Whys of the Customs revamp-A A +A
Sunday, February 3, 2013
THE Customs grapevine, because nobody wants to talk openly, is awash with talk on why performing regional collectors were being transferred while those who were not able to hit their collection targets are staying in their posts.
Perhaps the reason is politics. It is, after all, election season and the ports are rich sources of campaign funds. Could this be the reason why the brother of the House Speaker was not affected? Or we could also trace the reason to strong backers like a powerful religious sect.
The Cebu port, for instance, had been fortunate under the helm of District Collector Ronnie Silvestre who consistently hit his collection targets through the years. He was also able to thwart several smuggling attempts. But why is he being transferred to Clark International Airport? Walang backer sa ruling party, sirs?
What amused me was the delay in the execution of the revamp order in Cebu. Apparently, the powers that be in Manila forgot that Collector Silvestre is responsible for their national anniversary celebration to be held this week at the majestic Customs building that was converted into Malacanang sa Sugbo.
The customs x-ray project likewise scored crucial victories against smuggling like the foiled sugar smuggling late last year. But why transfer the project’s chief Atty. Des Mangaoang?
Hmmm. Top customs and finance officials will be here for the anniversary. I hope their answers will satisfy members of the Cebu media.
Talks of electoral reforms often focus on limiting the ability of politicians to avail themselves of the mass media in their campaigns. I am not saying this is wrong. What I find wrong is: the so-called reforms are not addressing rampant vote-buying at the grassroots.
When politicians talk of the ability to win, crucial to this is the ability to wage a protracted campaign with still enough millions for the end game.
No, I don’t mean the money for the allowances and meals of watchers and canvassers though an unusually number of canvassers should be suspect.
The end game refers to the use of the cabo system to deliver bribe money to individual voters. At the provincial level, millions of pesos are delivered to mayors several days before the elections to ensure that the correct sample ballots are distributed to the community leaders below.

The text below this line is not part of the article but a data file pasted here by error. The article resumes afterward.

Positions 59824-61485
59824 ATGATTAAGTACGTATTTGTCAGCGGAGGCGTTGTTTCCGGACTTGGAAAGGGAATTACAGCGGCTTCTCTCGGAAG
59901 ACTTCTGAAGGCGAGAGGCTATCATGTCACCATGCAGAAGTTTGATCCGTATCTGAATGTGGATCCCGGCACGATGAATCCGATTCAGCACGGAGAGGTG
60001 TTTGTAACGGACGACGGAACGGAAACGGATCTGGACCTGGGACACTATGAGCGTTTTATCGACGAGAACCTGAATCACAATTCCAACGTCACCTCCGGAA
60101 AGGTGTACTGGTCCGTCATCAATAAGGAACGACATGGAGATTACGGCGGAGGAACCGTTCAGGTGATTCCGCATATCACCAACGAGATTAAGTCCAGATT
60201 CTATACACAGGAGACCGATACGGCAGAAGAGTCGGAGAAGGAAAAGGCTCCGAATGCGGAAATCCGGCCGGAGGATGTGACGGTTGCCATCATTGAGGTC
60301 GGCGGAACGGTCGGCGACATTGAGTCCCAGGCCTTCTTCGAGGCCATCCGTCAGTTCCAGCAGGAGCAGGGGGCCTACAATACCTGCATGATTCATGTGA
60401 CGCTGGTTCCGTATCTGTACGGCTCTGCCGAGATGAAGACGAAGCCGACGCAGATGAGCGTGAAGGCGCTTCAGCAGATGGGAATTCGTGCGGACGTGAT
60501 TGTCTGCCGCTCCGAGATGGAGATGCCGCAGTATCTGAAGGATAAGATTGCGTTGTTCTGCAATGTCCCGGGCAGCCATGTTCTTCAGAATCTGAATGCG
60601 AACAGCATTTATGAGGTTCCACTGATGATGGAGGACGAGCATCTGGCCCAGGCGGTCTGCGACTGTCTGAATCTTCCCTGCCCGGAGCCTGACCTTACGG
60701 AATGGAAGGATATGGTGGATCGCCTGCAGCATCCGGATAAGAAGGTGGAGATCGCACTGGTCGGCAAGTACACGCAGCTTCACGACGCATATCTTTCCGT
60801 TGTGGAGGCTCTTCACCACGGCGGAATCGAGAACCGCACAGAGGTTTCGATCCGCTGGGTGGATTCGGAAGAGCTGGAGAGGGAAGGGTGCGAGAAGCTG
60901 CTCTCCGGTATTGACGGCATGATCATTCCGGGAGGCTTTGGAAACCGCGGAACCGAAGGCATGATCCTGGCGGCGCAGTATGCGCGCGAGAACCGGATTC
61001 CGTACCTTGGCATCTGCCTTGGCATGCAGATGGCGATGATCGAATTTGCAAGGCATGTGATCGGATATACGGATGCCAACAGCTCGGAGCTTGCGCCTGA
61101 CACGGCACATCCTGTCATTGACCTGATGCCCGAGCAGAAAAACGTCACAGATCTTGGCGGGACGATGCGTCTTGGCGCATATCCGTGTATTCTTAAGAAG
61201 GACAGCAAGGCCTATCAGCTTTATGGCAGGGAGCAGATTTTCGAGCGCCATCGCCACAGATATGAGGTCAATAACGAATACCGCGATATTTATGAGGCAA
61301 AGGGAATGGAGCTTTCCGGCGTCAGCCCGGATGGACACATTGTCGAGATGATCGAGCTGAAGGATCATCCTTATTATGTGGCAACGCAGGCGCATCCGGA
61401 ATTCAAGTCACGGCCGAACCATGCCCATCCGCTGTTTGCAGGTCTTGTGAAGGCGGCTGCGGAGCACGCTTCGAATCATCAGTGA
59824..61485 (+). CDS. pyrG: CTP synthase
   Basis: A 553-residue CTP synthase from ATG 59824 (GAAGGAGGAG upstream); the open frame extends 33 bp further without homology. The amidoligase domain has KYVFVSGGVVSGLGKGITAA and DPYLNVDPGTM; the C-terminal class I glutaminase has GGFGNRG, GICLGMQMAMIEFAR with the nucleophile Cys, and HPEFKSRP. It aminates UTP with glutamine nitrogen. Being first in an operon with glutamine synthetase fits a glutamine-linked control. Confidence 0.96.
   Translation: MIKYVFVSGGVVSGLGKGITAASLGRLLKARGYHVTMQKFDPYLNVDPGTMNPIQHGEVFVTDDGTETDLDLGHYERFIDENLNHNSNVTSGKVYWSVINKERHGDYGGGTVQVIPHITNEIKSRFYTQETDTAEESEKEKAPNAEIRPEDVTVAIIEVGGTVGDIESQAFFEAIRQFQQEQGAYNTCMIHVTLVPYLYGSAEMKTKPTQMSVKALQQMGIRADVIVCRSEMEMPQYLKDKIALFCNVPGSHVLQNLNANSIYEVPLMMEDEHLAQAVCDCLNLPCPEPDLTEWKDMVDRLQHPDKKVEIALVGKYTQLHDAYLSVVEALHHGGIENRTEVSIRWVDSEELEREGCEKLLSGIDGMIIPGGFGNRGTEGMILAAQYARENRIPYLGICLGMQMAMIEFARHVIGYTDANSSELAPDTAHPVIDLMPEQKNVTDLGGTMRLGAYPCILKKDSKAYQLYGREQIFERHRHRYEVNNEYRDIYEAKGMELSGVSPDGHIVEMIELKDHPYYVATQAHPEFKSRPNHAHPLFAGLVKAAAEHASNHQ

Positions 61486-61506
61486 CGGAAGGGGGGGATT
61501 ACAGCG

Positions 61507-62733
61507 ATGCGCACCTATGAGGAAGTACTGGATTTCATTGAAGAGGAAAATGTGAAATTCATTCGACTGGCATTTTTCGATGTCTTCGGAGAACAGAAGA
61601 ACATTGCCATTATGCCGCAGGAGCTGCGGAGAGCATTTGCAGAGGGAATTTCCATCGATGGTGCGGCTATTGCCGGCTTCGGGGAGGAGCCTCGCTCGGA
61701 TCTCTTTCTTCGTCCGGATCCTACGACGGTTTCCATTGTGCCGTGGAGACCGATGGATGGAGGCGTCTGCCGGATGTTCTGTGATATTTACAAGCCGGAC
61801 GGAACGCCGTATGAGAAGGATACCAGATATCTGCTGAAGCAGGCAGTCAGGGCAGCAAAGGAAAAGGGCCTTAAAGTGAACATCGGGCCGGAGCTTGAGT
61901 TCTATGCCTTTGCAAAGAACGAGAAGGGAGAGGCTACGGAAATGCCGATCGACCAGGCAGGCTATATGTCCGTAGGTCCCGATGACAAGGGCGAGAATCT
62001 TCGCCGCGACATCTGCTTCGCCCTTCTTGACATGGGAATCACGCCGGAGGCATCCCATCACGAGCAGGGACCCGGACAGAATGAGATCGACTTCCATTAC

In the vote-buying game, issues debated in the mass media won’t matter. It is another form of warfare guided by surveys (and in since the turn of the century computerized GIS programs and voter databases).
I find it amusing, for instance, that leaders of opposing political camps in Cebu City exchange stories even years after an election like the classic battle between then Mayor Alvin Garcia and private citizen Tommy Osmena in 2001. While Alvin prefers to complain in the mass media about the alleged bias of the Comelec, some drinking sessions at Rajah Park and elsewhere among political operators talk of how Alvin lost because he thought vote-buying could not erase his lead as shown in the surveys. By not releasing endgame money, Alvin’s leaders were easy prey for cabos from the other side.
Several studies and books looked into how patronage systems developed since the time of Don Sergio Osmeña and Manuel L. Quezon and interrelationship with pork barrel money from the barangay up to the Senate level and the Palace.
If electoral reforms strike hard at curbing vote-buying nationwide, it would drive a stake into the heart of the trapo system that we all had been advocating but would ignore come election time. I took time to write about this after reading news that the Cebu Archdiocese through the Office of the Archbishop, in partnership with Comelec 7 and DepED 7, will launch a summit to explore concrete actions in addressing election issues in Cebu.
I gathered that the “Summit on Credible Cebu Elections 2013: Addressing the Most Challenging Election Issues” will be on Feb. 23, 2013, from 8 a.m. to 5 p.m., at the Cebu Mariners’ Court, Pier 1, Cebu City. Around 1,000 individuals are expected to participate in the Summit, namely: Comelec election officers, DepED supervisors, Cebu clergy, NGOs/POs representatives, universities and colleges representatives (administrators/faculty), Youth leaders, PNP (regio, province, City) directors, representatives from media, political parties, LGUs, business, and religious/faith-based communities/councils.
Cebu Archbishop Jose S. Palma signed the invitation that he sent to different groups including, I was told, local candidates. He said the Summit will “endeavor to forge maximum unity in embracing electoral advocacy and in implementing the needed concrete strategies for electoral reforms.”
Published in the Sun.Star Cebu newspaper on February 04, 2013.